While British Airways is enduring something of an annus horribilis – featuring long queues, last-minute cancellations and even a two-week period when it stopped selling tickets – for Ryanair, things have rarely looked better. Disruption has been rare, so too those once commonplace PR hiccups, and this week it was able to get one over its old rival by announcing, hours after Heathrow extended its flight cap until October 29, 500 more services to and from its main hub at Stansted over the same period.
Indeed, one could argue that the low-cost behemoth – though headquartered in Dublin and emblazoned with the Irish harp – has become the de facto national airline of Great Britain. For starters, it now takes significantly more Britons on holiday than BA, with a July capacity of 2.36m seats compared to BA’s 2.19m. It also bears more of the hallmarks one would expect of a flag carrier, like reliability (of late it has cancelled 0.4 per cent of its departures, compared to BA’s 4.27 per cent and EasyJet’s 4.17 per cent) and, dare we say it, likeability – Telegraph Travel’s articles frequently carry comments from readers who have fallen hopelessly under Ryanair’s no-nonsense spell.
Flying with it remains an idiosyncratic experience, of course. Reliable it might be, but it’s far from perfect. So for anyone who hasn’t jetted off with Ryanair in a while, and is about to bite the bullet, we have a few words of advice and caution.
The priority queue is now longer than the normal one
Perhaps you remember a time when only a few self-important show-offs paid extra for priority boarding. No longer. If you want to board your flight carrying anything larger than a coin purse, you must buy a ‘Regular’ ticket (rather than the cheapest ‘Value’ option). This typically costs £20-£25 more per flight and secures you priority boarding, two items of cabin luggage (the classic 10kg carry-on bag plus a smaller item like a laptop bag), and seat selection. The majority of people (for reasons outlined below) now choose this option, which means the queue for priority boarding is often considerably longer than the queue for laggards. Which rather undermines the idea of priority boarding.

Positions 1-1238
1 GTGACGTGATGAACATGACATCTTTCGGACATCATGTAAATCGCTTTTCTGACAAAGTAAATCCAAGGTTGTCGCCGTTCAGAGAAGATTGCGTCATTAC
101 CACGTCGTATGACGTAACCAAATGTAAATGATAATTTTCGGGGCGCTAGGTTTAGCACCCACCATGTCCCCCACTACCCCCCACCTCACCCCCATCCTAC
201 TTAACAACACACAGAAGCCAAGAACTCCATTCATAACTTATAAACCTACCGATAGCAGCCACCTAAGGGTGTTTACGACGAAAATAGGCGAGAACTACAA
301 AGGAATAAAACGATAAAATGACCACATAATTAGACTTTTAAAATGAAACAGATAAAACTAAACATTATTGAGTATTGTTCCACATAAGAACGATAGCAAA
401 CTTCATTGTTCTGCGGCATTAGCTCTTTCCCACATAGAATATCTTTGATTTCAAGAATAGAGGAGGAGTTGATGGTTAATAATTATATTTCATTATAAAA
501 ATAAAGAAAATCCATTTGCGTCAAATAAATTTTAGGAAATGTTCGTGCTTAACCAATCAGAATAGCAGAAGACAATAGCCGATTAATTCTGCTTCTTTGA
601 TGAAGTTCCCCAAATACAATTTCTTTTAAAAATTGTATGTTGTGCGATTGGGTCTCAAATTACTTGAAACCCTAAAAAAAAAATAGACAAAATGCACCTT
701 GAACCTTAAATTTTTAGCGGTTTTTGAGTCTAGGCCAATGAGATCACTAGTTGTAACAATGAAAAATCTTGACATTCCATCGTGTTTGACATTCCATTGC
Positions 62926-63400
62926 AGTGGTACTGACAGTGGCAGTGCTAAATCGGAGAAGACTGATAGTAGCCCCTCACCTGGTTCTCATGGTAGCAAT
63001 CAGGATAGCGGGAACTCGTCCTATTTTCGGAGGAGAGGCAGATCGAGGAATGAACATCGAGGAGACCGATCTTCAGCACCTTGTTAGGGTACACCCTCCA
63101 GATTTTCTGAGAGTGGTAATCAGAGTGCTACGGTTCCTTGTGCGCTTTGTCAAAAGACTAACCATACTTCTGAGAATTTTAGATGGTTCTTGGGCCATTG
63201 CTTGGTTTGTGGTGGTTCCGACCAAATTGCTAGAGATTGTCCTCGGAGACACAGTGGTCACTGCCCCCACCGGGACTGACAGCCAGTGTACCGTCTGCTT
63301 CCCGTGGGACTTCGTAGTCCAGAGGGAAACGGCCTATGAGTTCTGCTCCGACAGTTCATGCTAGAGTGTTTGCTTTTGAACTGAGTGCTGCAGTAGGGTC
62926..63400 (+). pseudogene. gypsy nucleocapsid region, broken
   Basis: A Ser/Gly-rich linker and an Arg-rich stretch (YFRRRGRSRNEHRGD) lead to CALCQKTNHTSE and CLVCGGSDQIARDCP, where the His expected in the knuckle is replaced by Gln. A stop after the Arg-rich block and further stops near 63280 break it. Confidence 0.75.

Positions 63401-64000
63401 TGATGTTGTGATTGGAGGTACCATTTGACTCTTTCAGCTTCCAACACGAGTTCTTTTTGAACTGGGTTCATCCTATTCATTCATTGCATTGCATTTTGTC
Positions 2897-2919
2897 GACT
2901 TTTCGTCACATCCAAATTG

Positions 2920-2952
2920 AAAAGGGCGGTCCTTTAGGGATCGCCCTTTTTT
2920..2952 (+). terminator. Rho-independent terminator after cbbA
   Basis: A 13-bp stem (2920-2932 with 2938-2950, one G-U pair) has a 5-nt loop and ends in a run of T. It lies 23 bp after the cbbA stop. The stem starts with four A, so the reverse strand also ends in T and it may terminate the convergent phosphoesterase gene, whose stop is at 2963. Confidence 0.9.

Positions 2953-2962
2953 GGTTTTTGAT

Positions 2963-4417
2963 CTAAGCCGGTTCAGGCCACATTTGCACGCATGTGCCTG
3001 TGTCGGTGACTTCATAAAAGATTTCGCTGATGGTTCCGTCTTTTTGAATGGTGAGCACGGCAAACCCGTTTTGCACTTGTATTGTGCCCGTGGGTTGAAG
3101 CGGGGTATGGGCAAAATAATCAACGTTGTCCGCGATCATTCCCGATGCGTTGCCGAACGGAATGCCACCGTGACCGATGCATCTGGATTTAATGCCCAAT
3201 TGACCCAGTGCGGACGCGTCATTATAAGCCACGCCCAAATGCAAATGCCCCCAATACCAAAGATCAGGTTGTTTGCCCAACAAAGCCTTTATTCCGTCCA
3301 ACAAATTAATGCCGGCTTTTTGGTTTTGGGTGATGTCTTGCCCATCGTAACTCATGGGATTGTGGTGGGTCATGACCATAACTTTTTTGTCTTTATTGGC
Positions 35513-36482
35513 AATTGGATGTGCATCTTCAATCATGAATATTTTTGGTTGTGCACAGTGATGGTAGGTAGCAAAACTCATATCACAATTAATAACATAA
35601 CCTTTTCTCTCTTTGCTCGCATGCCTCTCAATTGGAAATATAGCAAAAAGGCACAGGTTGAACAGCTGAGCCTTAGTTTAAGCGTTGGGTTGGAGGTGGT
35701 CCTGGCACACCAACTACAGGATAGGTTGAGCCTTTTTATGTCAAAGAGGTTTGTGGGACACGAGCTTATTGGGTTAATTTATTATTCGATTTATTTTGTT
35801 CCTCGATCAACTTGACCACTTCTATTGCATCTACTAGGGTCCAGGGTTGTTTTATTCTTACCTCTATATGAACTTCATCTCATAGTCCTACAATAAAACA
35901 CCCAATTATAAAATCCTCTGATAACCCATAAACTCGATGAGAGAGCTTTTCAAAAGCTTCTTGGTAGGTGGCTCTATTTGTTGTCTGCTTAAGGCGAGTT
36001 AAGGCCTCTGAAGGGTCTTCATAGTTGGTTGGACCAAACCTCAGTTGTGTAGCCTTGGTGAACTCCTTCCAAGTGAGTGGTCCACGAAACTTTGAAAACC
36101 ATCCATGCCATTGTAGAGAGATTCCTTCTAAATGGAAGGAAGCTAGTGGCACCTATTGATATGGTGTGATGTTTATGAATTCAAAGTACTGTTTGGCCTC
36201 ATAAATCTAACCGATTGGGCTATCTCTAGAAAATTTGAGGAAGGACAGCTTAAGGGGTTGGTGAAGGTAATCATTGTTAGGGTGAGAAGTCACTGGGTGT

It is undermined yet further when the priority passengers and the laggards are ferried from the terminal to the aircraft on board the same bus, and then disgorged at the steps in one seething mass.
For non-priority customers, sneakiness may be required
Holders of ‘Value’ tickets have no privileges, and are expected to squeeze all their belongings into a bag no bigger than 40cm x 25cm x 20cm which “must be able to fit under the seat in front of you”. If your bag is deemed too big, it will be seized, banished to the hold, and you’ll be charged £25. These dimensions are tiny, and I’ve seen customers with offending items attempt to slyly slip away from approaching representatives, or else politely argue, usually in vain, that their hefty holdall will fit.
That said, enforcement is variable, and so long as your bag looks like it ought to fit under the seat, staff will normally wave you through. Wheelie bags are asking for trouble; small backpacks are a safer bet.
The other key issue for ‘Value’ passengers is the lack of seat selection. Instead, Ryanair will “randomly” assign you somewhere – usually a middle seat, 20 rows from your travelling companion. Cue more sneakiness, as you attempt to convince the old gent in 6D to play musical chairs with you.